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Sylvie Corbet and Angela Charlton write for Associated Press this morning that France’s coronavirus death toll is expected to pass 100,000 today after a year of hospital tensions, on-and-off lockdowns and personal loss that have left families nationwide grieving the pandemic’s unending, devastating toll.

According to the Johns Hopkins University figures, the country has seen 5.2m cases and 99,936 deaths during the pandemic. The country of 67 million will be the eighth in the world to reach the symbolic six figure mark, and the third in Europe after the United Kingdom and Italy.

Experts say the 100,000 mark is likely an under-estimate, by at least several thousands. Analysis of death certificates shows that some Covid-19 cases are not reported when people die at home or in places like psychiatric units and chronic care facilities, they stress.

Lionel Petitpas, the president of the association Victims of Covid-19, told the Associated Press that the number of 100,000 deaths is “an important threshold.”

After months of people getting accustomed to the virus, the figure “is piercing a lot of minds. It is a figure we thought would never be reached,” he said. Petitpas, who lost his wife Joelle on 29 March last year from the virus, said families of victims “want the government to make a collective gesture to recognize our collective loss.”

Petitpas started a Facebook group last year for families of victims to share memories of their loved ones. Nearly every day, new testimonies appear.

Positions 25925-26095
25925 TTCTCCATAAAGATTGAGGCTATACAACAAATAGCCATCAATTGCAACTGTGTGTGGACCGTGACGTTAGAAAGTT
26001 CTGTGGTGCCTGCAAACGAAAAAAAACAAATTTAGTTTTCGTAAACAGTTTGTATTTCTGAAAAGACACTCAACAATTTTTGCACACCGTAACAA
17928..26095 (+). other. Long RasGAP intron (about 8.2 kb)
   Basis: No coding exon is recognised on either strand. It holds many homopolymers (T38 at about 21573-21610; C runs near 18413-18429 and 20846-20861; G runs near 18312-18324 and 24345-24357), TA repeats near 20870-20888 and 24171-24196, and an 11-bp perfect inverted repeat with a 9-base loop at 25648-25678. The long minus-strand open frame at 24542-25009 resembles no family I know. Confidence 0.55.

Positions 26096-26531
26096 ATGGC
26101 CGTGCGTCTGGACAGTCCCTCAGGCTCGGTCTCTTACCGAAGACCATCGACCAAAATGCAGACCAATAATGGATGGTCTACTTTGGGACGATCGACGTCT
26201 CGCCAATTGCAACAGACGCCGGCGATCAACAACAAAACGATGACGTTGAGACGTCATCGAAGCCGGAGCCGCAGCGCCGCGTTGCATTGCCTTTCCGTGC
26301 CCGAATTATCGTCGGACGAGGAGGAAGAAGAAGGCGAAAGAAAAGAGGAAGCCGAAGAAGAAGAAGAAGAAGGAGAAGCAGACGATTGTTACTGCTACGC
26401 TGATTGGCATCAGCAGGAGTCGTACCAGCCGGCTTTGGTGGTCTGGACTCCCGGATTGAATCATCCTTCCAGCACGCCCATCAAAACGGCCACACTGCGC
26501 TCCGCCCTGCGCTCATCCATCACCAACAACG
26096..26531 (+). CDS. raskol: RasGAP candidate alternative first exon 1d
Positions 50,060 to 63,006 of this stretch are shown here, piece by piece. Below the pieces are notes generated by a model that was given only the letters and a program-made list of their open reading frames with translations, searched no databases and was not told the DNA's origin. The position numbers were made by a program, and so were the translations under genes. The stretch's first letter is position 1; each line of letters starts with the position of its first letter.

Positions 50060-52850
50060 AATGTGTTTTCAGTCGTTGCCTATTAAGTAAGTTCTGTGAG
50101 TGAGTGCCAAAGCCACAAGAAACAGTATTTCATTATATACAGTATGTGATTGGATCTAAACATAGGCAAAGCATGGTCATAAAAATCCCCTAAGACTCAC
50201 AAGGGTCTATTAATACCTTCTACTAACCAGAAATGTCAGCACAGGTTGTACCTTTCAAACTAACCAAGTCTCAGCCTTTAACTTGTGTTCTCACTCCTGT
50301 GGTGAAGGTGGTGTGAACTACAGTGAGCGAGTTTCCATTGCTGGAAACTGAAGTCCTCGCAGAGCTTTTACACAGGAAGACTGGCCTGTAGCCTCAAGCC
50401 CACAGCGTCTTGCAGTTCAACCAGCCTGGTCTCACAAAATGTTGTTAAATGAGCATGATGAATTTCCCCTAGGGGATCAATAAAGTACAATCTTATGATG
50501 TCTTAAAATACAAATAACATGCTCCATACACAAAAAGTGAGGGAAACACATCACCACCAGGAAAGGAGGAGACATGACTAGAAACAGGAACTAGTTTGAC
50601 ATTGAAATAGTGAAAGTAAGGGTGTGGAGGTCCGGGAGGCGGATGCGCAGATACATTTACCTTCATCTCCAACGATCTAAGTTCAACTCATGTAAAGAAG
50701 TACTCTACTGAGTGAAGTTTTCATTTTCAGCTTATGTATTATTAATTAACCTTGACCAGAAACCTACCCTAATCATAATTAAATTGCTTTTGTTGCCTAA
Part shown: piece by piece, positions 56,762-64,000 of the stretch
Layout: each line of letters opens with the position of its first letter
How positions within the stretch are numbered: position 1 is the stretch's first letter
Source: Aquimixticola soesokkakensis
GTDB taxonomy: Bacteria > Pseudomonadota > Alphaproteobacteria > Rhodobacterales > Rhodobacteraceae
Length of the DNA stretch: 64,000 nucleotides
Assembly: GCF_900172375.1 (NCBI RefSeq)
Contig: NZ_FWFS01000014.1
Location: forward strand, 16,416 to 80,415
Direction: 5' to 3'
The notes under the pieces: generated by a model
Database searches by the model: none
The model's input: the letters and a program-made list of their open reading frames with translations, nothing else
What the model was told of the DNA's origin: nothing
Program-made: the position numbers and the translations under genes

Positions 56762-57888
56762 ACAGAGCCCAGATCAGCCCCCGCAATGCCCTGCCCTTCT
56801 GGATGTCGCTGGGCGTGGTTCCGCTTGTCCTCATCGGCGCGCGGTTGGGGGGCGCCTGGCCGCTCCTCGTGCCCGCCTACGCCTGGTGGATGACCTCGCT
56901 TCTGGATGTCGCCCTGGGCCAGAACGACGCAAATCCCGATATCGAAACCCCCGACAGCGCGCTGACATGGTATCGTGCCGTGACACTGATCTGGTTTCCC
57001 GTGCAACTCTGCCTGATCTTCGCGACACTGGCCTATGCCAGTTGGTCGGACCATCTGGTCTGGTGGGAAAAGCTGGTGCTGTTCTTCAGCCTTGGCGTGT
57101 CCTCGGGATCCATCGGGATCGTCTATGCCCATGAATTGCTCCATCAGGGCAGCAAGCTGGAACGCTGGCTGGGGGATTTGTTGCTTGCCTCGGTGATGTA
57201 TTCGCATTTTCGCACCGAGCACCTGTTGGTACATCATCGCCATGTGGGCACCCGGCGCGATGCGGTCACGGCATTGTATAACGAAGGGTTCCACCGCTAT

“My wife, like so many others, was just put in a body bag,” he recalled. “It was like a luxury garbage bag. And then she was put in a coffin and sent to cremation.” He was not allowed to see her.

Petitpas said that despite a decree in January allowing people to see their deceased loved ones, many places still aren’t allowing it. “All these people who left us (are) like people with the plague, without human dignity, with nothing at all,” he deplored.

The French president, Emmanuel Macron, told Le Parisien newspaper he thinks about all of the people who died in the pandemic and their families.

The pandemic was “so cruel” to individuals “who sometimes were not able to accompany, during the last moments and in death, a father, a mother, a loved one, a friend,” Macron said. Yet the crisis also shows “the ability of the French people to get united”, he added.

The French government spokesperson Gabriel Attal suggested it is too soon to set a specific date to honour those who died as the country is now fighting another rapid rise in confirmed cases.

“There will be an homage for sure, a national mourning for the victims of Covid-19,” Attal said Wednesday. “That time will come. Today, we throw all our forces in the battle against the epidemic.”

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